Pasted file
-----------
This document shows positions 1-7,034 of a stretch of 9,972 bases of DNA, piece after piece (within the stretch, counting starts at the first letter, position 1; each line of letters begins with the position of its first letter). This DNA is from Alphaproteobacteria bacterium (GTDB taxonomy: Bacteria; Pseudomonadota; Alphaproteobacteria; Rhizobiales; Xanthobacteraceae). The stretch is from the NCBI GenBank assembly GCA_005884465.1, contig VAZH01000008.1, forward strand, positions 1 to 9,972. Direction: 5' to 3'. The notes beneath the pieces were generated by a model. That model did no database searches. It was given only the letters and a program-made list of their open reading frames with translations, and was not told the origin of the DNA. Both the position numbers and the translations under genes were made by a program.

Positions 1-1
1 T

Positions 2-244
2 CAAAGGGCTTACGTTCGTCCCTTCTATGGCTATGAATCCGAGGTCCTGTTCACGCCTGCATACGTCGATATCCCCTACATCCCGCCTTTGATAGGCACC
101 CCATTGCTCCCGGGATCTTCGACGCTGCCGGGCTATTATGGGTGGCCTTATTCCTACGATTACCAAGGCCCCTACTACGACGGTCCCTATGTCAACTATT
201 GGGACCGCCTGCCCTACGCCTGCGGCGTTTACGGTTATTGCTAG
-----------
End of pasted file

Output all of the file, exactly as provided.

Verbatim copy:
This document shows positions 1-7,034 of a stretch of 9,972 bases of DNA, piece after piece (within the stretch, counting starts at the first letter, position 1; each line of letters begins with the position of its first letter). This DNA is from Alphaproteobacteria bacterium (GTDB taxonomy: Bacteria; Pseudomonadota; Alphaproteobacteria; Rhizobiales; Xanthobacteraceae). The stretch is from the NCBI GenBank assembly GCA_005884465.1, contig VAZH01000008.1, forward strand, positions 1 to 9,972. Direction: 5' to 3'. The notes beneath the pieces were generated by a model. That model did no database searches. It was given only the letters and a program-made list of their open reading frames with translations, and was not told the origin of the DNA. Both the position numbers and the translations under genes were made by a program.

Positions 1-1
1 T

Positions 2-244
2 CAAAGGGCTTACGTTCGTCCCTTCTATGGCTATGAATCCGAGGTCCTGTTCACGCCTGCATACGTCGATATCCCCTACATCCCGCCTTTGATAGGCACC
101 CCATTGCTCCCGGGATCTTCGACGCTGCCGGGCTATTATGGGTGGCCTTATTCCTACGATTACCAAGGCCCCTACTACGACGGTCCCTATGTCAACTATT
201 GGGACCGCCTGCCCTACGCCTGCGGCGTTTACGGTTATTGCTAG